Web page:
Isolated holidays are making a comeback during the Covid surge as more people want to escape the crowds. Picture: Pexels.
Isolated holidays are making a comeback during the Covid surge as more people want to escape the crowds. Picture: Pexels.

Don’t ditch travel – opt for isolated holidays during the third wave

By Clinton Moodley Time of article published Jun 28, 2021

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Panic. Fear. Uncertainty. These are some of the feelings many travellers face as the country battles a new surge of Covid-19 infections and deaths.

Winter and the second-term school holidays usually provide travellers with the opportunity to explore, whether it's with their children, partner or a solo mid-year break.

However, in recent weeks, doubtful travellers have been playing the waiting game to see what happens next. The South African tourism industry believe that travel poses no risk as long as people follow all the regulations set by the government.

Tshifhiwa Tshivhengwa, chief executive of the Tourism Business Council of South Africa (TBCSA), said there were no risks associated with travel.

“Travelling is safe as long as you adhere to all the Covid-19 regulations. A family can drive to their destination, check into their accommodation, maintain social distance and enjoy activities without contracting the virus. The travel industry hasn’t been linked to any super-spreader events.

“The problem we find is that many people are meeting with others without following the regulations. As long as you are travelling safely, there is little reason to panic,” he said.

Tshivhengwa encouraged isolated trips away from large crowds.

“Road trips and staycations are popular and safe. And if flying, you could easily rent a car and check into a hotel or lodge without any fuss.”

He said the tourism and hospitality industries developed clear and comprehensive protocols to keep everyone safe.

“Travel and tourism businesses are adhering to protocols. If travellers find that establishments are not following the regulations, they need to report it to TBCSA with the accommodation name and the incident that occurred,” he advised.

Navigating third wave travel

South African Tourism Hub head Mashoto Mokgethi said travellers should explore their province and plan day trips, pending any government travel restrictions.

She said South African Tourism’s new winter campaign aimed to entice travellers to “do something that warms their heart”.

“Our campaign encourages people to get out of their comfort zone, tick off bucket lists or do something that warms their heart. We want them to make good memories while still practising safety,” she said.

Research conducted by South African Tourism found that travellers preferred exploring areas with wide open spaces, with people they know and trust.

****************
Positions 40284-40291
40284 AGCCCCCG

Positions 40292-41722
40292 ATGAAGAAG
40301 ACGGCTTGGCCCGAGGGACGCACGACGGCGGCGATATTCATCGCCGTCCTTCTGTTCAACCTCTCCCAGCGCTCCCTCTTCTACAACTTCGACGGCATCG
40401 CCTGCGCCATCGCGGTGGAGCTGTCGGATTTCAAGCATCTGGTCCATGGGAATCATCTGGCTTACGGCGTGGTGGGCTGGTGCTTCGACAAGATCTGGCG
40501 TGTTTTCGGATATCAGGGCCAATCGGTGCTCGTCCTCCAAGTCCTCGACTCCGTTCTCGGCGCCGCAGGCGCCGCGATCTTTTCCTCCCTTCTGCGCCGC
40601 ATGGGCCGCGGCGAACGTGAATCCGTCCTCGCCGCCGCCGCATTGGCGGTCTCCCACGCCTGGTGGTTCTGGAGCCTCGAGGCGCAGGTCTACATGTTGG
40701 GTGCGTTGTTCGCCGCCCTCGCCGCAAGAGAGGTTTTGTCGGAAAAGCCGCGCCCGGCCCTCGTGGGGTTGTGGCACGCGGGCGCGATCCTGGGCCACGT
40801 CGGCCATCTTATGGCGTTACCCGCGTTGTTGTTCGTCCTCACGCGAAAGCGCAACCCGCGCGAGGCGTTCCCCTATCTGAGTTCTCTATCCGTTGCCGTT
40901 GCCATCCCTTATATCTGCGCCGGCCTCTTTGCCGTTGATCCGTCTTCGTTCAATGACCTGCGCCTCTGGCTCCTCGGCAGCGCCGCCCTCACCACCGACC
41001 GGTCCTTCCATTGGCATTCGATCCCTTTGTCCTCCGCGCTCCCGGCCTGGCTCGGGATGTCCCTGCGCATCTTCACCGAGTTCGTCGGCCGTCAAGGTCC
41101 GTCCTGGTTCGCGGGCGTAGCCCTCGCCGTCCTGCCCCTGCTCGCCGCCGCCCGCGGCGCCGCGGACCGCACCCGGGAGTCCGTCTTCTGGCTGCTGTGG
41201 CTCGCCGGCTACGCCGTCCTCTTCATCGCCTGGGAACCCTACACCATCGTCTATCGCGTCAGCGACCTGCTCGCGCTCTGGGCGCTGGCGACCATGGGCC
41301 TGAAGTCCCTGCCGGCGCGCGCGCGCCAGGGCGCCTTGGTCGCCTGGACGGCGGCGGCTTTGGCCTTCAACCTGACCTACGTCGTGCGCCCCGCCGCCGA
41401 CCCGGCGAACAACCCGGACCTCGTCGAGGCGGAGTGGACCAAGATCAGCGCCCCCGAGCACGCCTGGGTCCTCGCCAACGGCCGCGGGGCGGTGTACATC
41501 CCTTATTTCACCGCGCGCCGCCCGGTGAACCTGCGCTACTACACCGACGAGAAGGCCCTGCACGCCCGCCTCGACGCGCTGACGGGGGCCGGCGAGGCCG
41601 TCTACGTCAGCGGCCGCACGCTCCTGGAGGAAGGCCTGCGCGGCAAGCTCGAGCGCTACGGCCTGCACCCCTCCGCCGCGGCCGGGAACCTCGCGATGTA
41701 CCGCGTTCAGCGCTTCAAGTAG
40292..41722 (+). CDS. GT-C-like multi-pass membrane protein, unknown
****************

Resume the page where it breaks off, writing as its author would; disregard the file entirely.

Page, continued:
“South Africa is a country of diverse landscapes and experiences. Travellers are spoilt for choice. We recommend travellers switch events for more intimates experiences like game drives or a trip to the beach if weather permits. If travelling to destinations with a third wave warning, steer clear of people as much as possible,” she said.

Planning isolated holidays

Isolated holidays are making a comeback during the Covid surge as more people want to escape the crowds. Travel expert Helen Untiedt and her family are among many travellers who swear by isolated holidays.

The family, who flew to KwaZulu- Natal from Cape Town this week, drove to a beach house and will explore different private villas in the area before it’s time for them to travel back home. All family members had Covid-19 tests before they left and quarantined at home days before their trip.

“We are keeping a low profile and are staying away from the crowds. We booked places that offer isolated types of activities, so everyone is gainfully occupied,” she said.

Untiedt, the co-founder and curator of Perfect Hideaways, said travel during the third wave depended on individual preferences and government restrictions.

“Each person has to do what makes them feel comfortable, and travel, or lack, depends on the individual. If you are healthy and not in a busy place, then you should go for it. However, if you don’t feel safe to travel, then you can always plan another holiday later in the year,” said Untiedt.

She said people who were travelling should stay away from busy cities and opt for small towns. “Avoid interacting with people before you leave, and take a Covid-19 test if you can.

“Social distance, wear your mask and follow all the regulations,” she advised.

Untiedt said travellers should book accommodation with open spaces, especially if they are travelling with their children. “Find out what activities the accommodation has and be creative with your own activities when booking in isolated places,” she added.

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